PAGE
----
For someone whose three-year track record in The Hell of the North goes like this – DNF, 47th place, 15th place (and the last time, in the 2011 edition, just 47 seconds behind eventual winner Johan Van Summeren) – you’d probably expect him to tell you: ‘I think I can be a leader in Paris-Roubaix. I think I can do at least a top-10, maybe top-five… Yes, I deserve to be a leader.”
Yet when I ask Mitchell ‘Mitch’ Docker the question, there is not the slightest hint of braggadocio. Instead, from the mouth of the Skil-Shimano-turned-GreenEdge-newbie, out comes an answer that is refreshingly self-effacing.
“A top-10 in the future (perhaps)… I don’t know (about this year) because I think my role will change a lot,” Docker tells VeloNews.
“The thing with Skil (-Shimano; now called Project 1T4i – Ed.) was, take your opportunities – go for the race (win). If I was still with Skil, I would’ve said, yes, try and go for my own result again, top-10. But, now, with the team, I’m waiting to hear what my instructions will be for that kind of race… and that could mean riding some of the earlier secteurs (of pavé) on the front.
“That’s the thing that I’m looking forward to; actually learning how to race these races as a proper team, a really functioning team. So, if it means that I’m sacrificed earlier, I’m more than happy to do that, because we’d be going for the win.
“It’s a big difference,” he says, “than just trying to get top-10 results.”
A fortnight before last year’s Paris-Roubaix, Docker finished a promising sixth place in Gent-Wevelgem. Four of out the five who preceded him – Tom Boonen, Daniele Bennati, Tyler Farrar and André Greipel – were top-notch sprinters. In Roubaix itself, coming into the finish at the Roubaix velodrome, Docker was in a group of 12 riders, and sprinting for seventh place.
He was first in the group to enter the velodrome and being somewhat of a sprinter himself, he thought he’d fare okay. But later admitting he “buggered up” the sprint, he managed only ninth-best, which placed him 15th on day and left him ruing what might’ve been.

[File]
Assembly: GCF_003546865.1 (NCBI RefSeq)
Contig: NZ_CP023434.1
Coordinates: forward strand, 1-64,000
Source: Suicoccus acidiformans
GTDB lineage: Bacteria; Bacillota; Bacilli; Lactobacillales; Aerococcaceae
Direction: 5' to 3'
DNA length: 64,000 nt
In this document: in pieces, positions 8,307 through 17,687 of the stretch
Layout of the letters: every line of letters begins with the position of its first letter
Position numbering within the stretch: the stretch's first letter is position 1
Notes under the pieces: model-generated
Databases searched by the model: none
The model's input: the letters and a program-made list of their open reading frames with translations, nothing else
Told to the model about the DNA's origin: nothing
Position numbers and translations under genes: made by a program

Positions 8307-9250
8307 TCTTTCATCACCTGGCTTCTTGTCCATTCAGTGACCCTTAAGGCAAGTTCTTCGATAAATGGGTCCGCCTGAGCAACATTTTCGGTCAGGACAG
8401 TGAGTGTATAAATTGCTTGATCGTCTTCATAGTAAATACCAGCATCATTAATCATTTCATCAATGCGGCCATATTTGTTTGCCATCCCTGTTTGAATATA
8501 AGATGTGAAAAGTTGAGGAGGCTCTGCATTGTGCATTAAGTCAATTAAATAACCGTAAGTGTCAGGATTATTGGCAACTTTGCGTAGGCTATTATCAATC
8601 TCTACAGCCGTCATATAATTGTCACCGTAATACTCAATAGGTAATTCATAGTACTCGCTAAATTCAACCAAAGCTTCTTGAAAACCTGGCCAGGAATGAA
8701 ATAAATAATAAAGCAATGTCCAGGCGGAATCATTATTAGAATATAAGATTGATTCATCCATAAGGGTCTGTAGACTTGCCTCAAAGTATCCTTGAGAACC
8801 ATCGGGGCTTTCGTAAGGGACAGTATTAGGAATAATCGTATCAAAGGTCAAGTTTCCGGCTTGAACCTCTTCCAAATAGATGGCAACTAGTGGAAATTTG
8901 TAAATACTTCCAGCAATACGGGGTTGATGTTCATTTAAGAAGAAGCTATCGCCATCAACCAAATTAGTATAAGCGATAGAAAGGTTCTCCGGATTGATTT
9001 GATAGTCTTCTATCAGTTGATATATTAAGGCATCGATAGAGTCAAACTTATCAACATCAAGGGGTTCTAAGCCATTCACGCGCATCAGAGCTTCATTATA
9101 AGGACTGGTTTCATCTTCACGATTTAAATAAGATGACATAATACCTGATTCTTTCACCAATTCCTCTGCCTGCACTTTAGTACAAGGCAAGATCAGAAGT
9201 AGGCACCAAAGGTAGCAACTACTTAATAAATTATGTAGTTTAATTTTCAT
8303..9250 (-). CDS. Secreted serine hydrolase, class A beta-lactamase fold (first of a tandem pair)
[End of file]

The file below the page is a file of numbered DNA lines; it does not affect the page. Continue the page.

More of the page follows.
Perhaps that’s part of the reason why, this week in Victoria, he’s one of the members of GreenEdge racing the Bay Cycling Classic criterium series, to rediscover some lost speed in his legs. Speed he might need at the end of a 260-kilometer exercise in attrition and self-flagellation.
The four-race series finished on Wednesday with team-mate Allan Davis (who was racing for another squad the team fielded) taking the overall title. Though surprisingly for GreenEdge, they walked away without an actual race win. Instead, a 17-year-old amateur by the name of Caleb Ewan took two victories, with the other races won by Greg Henderson and a domestic-based pro, Anthony Giacoppo.
“Those sort of sprints (at the end of Classics)… they’re funny, they’re really tired sprints. Tactically, I buggered it up (in Paris-Roubaix). Physically, I probably had enough to do something, if I had put myself in the right position.
“In terms of improving my own sprint,” Docker says, “I think I’m going to try and improve a different type of sprint now. I really want to improve my longer sprint, so that I’m a much more useful guy for the bigger sprinters, like (Matthew) Gossy, Allan Davis, (Robbie) McEwen…
“Those guys, they need a really great lead-out guy and someone that can deliver them well, so I think it’s more suited to my style than trying to spike up my punch because, ultimately, I don’t think I’ve probably got it at the end of the day.”
I put this scenario in front of him: It’s April 8, 2012 – race-day at Roubaix. Stuart O’Grady, one of the designated leaders and the 2007 champion, gets a mechanical; Goss, the other leader, is also out. Crucially, Docker’s made it through the Forest of Arenberg in the front group, and is now the leader on the road for GreenEdge. 50km from the finish he’s still in the front group. It’s up to him.
What does he work on between now and then to keep himself as fresh as possible for those final kilometers, to keep in contention, and to stay calm and collected?